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Arts and Entertainment

L.A.'s Best Speller, an Eighth-Grader, Would Definitely Beat You in a Spelling Bee

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Photo by brandbook.de via Flickr
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In order to win the finals in L.A. County's spelling bee competition, eighth-grader Rebecca baron had to spell the following words:

einsteinium

bastide

geanticline
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Let's be real here -- how many of you even know what those words mean? Don't lie.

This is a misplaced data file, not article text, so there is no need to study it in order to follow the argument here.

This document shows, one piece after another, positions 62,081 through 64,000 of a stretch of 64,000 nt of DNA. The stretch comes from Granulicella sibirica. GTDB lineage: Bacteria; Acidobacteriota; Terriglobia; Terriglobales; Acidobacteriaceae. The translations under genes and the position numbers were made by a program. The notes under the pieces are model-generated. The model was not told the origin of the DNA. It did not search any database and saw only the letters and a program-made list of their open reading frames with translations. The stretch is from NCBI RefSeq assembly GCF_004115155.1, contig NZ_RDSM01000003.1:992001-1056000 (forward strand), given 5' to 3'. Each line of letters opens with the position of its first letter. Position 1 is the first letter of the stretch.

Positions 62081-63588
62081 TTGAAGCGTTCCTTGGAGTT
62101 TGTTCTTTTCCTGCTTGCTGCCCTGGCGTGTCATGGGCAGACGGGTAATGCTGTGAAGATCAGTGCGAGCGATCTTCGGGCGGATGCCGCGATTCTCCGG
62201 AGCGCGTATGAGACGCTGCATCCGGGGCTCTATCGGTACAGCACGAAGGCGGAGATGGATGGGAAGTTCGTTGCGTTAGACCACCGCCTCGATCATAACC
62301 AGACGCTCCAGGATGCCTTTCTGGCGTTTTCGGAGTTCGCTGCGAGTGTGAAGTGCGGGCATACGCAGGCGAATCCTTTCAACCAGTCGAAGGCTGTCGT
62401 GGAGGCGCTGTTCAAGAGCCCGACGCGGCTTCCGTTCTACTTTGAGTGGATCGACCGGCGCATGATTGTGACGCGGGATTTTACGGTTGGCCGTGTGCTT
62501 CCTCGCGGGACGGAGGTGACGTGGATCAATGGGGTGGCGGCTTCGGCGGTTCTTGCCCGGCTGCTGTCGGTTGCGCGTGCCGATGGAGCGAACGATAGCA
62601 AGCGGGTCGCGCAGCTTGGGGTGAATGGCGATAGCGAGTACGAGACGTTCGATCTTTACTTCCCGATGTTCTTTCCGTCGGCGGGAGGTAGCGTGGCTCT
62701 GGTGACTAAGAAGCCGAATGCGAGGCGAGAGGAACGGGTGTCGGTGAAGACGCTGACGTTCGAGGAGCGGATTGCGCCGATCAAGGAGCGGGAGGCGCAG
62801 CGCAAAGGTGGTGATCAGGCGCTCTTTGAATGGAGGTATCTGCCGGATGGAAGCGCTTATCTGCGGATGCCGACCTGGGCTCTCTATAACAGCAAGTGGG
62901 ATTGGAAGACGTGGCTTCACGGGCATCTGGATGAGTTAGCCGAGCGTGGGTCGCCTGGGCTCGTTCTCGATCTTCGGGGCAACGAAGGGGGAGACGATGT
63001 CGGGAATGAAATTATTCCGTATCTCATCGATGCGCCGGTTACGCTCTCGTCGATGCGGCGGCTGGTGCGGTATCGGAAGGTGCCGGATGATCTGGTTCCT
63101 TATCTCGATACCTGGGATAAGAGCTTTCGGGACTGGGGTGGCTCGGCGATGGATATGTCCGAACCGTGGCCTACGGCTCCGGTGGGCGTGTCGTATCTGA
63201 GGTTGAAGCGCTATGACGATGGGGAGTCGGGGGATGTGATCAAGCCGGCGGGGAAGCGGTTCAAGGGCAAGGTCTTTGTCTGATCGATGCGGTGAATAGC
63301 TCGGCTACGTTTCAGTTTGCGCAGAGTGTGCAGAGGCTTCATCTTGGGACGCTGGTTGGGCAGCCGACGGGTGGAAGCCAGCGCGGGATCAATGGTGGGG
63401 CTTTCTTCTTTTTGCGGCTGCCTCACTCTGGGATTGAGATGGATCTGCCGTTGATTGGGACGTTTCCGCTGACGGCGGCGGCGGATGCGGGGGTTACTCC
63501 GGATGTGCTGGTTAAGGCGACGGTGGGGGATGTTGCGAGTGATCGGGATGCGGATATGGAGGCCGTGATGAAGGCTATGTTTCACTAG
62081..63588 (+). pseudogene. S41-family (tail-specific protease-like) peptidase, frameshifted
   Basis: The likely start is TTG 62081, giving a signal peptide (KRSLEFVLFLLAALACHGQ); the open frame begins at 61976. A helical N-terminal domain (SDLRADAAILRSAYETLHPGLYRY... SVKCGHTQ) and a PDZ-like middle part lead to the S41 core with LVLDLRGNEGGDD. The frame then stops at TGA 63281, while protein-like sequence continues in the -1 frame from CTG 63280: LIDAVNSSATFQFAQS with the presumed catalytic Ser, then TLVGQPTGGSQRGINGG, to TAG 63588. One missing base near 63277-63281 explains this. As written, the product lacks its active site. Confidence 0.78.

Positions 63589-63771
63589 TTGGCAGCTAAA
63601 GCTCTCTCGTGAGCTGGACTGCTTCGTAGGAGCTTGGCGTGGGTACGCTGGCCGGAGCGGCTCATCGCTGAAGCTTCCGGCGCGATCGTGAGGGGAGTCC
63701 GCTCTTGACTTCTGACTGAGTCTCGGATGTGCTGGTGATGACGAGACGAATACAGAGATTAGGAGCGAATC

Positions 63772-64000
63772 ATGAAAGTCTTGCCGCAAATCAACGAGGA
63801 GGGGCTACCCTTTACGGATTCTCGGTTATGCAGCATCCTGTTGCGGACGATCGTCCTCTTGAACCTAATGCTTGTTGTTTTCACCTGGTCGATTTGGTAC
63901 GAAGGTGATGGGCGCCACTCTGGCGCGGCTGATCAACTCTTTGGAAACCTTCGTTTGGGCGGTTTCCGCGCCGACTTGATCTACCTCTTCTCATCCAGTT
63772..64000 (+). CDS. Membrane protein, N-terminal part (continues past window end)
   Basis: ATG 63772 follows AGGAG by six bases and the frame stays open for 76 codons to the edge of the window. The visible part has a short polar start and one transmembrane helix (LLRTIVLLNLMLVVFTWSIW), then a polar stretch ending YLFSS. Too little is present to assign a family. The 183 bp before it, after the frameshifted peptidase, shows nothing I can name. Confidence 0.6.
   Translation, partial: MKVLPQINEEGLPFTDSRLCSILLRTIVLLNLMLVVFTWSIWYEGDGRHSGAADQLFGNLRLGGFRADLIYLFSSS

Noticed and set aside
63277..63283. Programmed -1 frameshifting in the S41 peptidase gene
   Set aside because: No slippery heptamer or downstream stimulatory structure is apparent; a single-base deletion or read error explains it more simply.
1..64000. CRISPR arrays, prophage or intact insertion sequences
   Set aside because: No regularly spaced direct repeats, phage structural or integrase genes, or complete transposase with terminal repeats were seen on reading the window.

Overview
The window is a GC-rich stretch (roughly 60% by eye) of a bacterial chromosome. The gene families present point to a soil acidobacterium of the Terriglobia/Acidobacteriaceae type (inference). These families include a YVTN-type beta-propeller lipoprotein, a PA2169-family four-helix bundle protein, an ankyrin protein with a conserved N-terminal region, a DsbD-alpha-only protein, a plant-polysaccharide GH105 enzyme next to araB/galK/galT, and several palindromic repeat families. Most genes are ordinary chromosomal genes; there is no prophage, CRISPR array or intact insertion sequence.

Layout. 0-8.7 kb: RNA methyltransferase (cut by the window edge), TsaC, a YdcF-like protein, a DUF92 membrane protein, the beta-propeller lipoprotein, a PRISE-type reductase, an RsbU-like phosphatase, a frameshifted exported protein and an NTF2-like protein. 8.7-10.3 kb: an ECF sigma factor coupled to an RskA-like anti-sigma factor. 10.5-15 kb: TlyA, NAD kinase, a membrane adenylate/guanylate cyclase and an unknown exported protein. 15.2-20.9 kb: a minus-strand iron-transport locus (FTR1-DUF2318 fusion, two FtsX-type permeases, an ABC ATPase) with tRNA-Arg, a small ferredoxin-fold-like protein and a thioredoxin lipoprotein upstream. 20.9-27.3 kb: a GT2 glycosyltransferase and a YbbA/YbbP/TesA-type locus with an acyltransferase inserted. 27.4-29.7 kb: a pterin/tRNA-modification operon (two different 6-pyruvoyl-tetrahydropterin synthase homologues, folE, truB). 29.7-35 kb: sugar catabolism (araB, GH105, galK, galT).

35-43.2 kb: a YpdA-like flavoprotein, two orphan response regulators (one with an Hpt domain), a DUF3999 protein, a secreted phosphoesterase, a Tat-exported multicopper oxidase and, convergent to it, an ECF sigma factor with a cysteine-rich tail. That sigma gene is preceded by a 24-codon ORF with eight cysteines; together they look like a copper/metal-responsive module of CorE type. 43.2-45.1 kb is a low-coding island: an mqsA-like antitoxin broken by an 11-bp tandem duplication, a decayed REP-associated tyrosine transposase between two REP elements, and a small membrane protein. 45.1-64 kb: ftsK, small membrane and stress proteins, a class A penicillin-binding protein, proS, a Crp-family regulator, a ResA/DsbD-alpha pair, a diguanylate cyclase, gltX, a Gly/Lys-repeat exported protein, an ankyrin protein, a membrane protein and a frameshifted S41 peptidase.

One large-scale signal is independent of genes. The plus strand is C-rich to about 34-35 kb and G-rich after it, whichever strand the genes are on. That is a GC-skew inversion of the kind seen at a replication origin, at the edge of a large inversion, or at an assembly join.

Truth: We didn't either. That means that the precocious adolescent would beat us all when it comes to a spelling throwdown, which makes it unsurprising that she crushed it in this week's local finals -- beating out 103 other contestants -- and is now headed to Washington D.C. for the most epic of spelling battles, the Scripps National Spelling Bee.

Speaking to the Mercury News, Baron said that she was surprised but excited:

"I'm in shock, but a good kind of shock...I'm proud of all my hard work and amazed that I won."

The National Spelling Bee began in 1925, and was taken over by Scripps in 1941. According to its website, of 87 winners, 46 have been girls and 41 have been boys. In addition to the U.S., participants also come from Canada, Mexico, Jamaica, New Zealand, Ghana and The Bahamas.

Leading up to the finals that Baron won, nearly 27,400 students competed.